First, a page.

On Mon, May 13, 2019 at 5:47 AM Roberto Sassu <roberto.sassu@xxxxxxxxxx> wrote:
On 5/13/2019 11:07 AM, Rob Landley wrote:
On 5/13/19 2:49 AM, Roberto Sassu wrote:
On 5/12/2019 9:43 PM, Arvind Sankar wrote:
On Sun, May 12, 2019 at 05:05:48PM +0000, Rob Landley wrote:
On 5/12/19 7:52 AM, Mimi Zohar wrote:
On Sun, 2019-05-12 at 11:17 +0200, Dominik Brodowski wrote:
On Thu, May 09, 2019 at 01:24:17PM +0200, Roberto Sassu wrote:
This proposal consists in marshaling pathnames and xattrs in a file called
.xattr-list. They are unmarshaled by the CPIO parser after all files have
Couldn't this parsing of the .xattr-list file and the setting of the xattrs
be done equivalently by the initramfs' /init? Why is kernel involvement
actually required here?
It's too late. The /init itself should be signed and verified.
If the initramfs cpio.gz image was signed and verified by the extractor, how is
the init in it _not_ verified?
Wouldn't the below work even before enforcing signatures on external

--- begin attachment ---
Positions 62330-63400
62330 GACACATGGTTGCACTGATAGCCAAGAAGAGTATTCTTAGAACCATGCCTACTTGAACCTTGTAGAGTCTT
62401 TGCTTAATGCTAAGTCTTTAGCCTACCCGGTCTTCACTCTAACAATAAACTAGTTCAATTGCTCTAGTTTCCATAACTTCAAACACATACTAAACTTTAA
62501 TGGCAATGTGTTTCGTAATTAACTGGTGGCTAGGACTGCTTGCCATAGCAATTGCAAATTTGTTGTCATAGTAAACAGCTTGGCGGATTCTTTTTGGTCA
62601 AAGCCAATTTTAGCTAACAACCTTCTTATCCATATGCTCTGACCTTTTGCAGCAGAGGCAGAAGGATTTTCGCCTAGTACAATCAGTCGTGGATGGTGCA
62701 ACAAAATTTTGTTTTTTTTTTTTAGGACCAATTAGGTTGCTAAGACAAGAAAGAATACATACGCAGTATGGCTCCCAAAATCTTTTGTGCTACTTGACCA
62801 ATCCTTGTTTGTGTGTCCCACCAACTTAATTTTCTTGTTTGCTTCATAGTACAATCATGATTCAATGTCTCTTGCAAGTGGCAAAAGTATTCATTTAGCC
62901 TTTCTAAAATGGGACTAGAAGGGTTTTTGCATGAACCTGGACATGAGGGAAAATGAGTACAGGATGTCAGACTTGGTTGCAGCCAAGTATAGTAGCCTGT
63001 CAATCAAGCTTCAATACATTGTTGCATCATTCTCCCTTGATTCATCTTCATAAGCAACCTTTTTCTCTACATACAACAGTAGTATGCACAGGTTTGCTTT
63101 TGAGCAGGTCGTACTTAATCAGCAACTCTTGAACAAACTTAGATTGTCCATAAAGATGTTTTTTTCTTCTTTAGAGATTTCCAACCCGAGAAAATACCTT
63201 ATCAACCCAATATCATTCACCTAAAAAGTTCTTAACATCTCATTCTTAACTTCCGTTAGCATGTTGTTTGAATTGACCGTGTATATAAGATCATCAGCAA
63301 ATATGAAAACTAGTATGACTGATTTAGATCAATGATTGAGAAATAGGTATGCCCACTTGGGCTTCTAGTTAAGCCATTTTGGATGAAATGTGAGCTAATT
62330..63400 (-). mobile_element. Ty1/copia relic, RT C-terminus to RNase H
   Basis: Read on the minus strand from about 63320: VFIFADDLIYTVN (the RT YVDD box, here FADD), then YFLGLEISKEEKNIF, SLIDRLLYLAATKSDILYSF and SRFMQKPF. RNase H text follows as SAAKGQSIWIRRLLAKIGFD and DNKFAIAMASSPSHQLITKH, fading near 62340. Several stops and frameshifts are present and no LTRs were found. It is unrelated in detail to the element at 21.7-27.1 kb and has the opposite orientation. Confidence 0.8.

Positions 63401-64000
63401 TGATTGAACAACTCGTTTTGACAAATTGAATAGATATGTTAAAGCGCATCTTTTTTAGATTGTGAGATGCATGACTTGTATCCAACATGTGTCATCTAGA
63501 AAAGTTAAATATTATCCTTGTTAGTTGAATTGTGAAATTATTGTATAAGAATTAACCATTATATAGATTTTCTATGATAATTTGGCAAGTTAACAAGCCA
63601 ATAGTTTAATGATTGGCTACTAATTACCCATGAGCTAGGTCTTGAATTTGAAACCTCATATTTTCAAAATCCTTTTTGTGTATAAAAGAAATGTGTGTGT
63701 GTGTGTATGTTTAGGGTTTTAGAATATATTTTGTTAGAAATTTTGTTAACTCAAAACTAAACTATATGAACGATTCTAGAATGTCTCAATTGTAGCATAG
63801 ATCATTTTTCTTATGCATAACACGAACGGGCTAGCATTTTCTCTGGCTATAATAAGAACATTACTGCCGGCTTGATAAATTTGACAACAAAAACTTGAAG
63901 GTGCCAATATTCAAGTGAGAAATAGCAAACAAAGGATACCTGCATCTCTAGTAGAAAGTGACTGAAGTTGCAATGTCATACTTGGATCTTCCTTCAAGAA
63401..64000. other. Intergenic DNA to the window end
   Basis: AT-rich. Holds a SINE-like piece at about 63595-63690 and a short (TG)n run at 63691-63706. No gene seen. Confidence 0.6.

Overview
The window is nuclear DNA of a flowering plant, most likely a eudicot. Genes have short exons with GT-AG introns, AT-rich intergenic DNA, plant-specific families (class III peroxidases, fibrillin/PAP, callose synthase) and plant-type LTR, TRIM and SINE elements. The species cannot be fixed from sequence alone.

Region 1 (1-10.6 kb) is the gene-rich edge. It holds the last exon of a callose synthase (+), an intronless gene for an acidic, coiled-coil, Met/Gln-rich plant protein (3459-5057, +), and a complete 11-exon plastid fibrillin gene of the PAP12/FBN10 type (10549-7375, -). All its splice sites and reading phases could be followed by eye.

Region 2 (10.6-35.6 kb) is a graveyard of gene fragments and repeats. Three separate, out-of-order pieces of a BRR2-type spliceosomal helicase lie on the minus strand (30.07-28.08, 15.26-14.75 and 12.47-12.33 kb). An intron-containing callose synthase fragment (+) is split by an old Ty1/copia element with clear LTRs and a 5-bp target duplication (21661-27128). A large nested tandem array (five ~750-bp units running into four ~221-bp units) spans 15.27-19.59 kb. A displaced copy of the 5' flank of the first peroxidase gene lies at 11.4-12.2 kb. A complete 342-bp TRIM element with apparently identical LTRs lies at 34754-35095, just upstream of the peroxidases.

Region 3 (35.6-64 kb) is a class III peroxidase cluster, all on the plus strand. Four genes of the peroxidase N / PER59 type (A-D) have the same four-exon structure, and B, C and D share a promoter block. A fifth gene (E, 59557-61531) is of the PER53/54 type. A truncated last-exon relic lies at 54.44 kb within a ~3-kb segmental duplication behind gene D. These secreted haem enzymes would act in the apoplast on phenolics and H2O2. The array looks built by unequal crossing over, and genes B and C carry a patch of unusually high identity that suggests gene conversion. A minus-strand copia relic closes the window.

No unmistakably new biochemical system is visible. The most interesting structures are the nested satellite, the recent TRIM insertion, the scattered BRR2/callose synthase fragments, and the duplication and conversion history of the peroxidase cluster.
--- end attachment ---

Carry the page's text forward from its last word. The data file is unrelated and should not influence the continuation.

1. Create an embedded initramfs with an /init that does the xattr
parsing/setting. This will be verified as part of the kernel image
signature, so no new code required.
2. Add a config option/boot parameter to panic the kernel if an external
initramfs attempts to overwrite anything in the embedded initramfs. This
prevents overwriting the embedded /init even if the external initramfs
Unfortunately, it wouldn't work. IMA is already initialized and it would
verify /init in the embedded initial ram disk.
So you made broken infrastructure that's causing you problems. Sounds unfortunate.
The idea is to be able to verify anything that is accessed, as soon as
rootfs is available, without distinction between embedded or external
initial ram disk.
Also, requiring an embedded initramfs for xattrs would be an issue for
systems that use it for other purposes.
The only reason why
opening .xattr-list works is that IMA is not yet initialized
(late_initcall vs rootfs_initcall).
Launching init before enabling ima is bad because... you didn't think of it?
No, because /init can potentially compromise the integrity of the
I think Rob is right here. If /init was statically built into the
kernel image, it has no more ability to compromise the kernel than
anything else in the kernel. What's the problem here?